Today, prize-winning author Salman Rushdie enjoys a life in the public eye and a literary career rife with accolades, using his work to examine the cultural connection - and disconnection - between East and West and the history and experiences of Asian diaspora, all through the lens of magical realism.
Circumstances have not always been that way.
When Rushdie published The Satanic Verses in 1988, he was thrown into a decade-long ordeal of secrecy and hiding. His work erroneously perceived as anti-Islam, a fatwā issued for his death, he adopted the English-sounding pseudonym Joseph Anton - cobbled together from the names of authors Joseph Conrad and Anton Chekhov, a hat-tip to the bleakness of his situation - and lived under strict security, with persistent anxiety. His new memoir, Joseph Anton, chronicles and puts into context this turbulent period of his life.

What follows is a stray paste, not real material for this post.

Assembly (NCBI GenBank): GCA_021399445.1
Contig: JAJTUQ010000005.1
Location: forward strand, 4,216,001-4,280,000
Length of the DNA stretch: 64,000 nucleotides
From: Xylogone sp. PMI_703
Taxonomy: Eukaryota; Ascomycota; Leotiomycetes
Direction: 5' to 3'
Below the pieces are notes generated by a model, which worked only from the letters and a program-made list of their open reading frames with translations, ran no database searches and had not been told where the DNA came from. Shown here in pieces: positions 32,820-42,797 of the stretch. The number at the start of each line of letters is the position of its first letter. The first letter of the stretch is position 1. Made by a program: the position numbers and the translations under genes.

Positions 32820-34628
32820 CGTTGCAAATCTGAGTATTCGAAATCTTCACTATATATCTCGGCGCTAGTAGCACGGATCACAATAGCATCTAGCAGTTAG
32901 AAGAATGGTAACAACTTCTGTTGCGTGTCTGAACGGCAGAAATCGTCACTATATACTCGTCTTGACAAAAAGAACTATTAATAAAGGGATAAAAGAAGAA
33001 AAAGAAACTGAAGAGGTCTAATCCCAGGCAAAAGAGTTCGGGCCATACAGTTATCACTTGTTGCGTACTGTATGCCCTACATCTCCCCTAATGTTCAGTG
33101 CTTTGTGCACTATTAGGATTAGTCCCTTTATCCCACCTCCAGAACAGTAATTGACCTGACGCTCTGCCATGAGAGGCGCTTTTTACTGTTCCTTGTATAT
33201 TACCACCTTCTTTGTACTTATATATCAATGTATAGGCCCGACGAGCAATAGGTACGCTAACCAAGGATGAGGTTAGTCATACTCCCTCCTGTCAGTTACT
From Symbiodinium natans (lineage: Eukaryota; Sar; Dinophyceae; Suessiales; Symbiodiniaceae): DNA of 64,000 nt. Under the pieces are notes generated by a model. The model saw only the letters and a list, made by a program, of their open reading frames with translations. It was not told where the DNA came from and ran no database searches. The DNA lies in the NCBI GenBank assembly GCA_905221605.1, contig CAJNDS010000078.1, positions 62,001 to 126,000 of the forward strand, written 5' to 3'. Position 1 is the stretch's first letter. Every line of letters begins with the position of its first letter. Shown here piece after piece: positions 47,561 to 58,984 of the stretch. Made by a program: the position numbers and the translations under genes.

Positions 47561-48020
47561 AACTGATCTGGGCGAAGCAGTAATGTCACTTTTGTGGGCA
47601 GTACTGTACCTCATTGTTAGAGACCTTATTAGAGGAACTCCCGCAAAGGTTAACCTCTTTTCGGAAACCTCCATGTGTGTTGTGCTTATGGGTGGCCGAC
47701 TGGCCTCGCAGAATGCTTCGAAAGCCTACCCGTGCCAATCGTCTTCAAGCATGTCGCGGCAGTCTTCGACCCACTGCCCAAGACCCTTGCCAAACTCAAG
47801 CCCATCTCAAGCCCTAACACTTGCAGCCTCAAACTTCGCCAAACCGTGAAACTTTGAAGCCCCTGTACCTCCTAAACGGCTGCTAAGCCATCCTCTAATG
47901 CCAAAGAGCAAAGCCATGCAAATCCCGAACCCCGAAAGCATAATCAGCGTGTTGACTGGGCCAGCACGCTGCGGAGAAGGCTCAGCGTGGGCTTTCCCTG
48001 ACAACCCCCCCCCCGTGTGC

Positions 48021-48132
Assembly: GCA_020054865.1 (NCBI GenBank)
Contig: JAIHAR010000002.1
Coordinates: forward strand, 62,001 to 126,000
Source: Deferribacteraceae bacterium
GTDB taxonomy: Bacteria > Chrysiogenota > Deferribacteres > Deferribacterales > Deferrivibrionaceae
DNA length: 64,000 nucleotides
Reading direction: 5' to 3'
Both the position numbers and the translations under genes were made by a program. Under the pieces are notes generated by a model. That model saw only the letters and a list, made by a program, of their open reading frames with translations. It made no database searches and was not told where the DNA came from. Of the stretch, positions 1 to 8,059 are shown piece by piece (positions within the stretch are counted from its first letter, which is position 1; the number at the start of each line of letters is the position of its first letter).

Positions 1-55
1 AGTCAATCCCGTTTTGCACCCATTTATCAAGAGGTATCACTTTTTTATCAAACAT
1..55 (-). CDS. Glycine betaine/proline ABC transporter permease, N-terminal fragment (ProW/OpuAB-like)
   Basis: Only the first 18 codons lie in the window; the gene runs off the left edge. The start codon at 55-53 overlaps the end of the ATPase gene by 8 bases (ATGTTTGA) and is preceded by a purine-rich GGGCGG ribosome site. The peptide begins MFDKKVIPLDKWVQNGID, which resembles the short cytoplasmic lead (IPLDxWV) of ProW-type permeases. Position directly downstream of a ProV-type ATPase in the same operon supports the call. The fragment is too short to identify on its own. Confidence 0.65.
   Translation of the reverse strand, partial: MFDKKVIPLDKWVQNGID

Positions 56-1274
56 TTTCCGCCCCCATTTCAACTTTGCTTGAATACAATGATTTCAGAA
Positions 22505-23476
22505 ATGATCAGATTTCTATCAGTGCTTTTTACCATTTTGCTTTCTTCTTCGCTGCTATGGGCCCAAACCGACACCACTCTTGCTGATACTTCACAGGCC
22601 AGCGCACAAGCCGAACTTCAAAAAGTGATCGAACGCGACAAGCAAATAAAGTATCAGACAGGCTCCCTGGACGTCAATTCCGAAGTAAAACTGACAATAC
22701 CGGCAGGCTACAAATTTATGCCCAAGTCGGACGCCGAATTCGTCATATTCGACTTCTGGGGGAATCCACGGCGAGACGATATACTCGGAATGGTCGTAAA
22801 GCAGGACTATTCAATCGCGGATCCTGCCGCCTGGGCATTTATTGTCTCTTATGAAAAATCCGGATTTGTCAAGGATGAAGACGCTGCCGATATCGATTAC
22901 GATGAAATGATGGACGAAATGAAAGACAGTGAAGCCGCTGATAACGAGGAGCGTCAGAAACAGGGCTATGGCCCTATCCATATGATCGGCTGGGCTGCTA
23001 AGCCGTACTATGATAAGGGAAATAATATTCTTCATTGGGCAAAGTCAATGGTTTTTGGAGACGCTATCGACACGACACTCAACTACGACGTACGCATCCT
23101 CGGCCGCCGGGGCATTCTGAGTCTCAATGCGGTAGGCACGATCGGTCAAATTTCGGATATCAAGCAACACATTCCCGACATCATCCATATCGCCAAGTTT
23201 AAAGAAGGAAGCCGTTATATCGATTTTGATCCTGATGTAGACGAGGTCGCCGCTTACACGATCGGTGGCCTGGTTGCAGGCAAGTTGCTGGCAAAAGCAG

Rushdie discussed this memoir and its events when he joined Word of Mouth host Virginia Prescott to open the 2012-2013 Writers on a New England Stage series, on Wednesday, October 10th, at The Music Hall in Portsmouth, NH.
[Note: This program aired on Monday, October 22nd at noon.]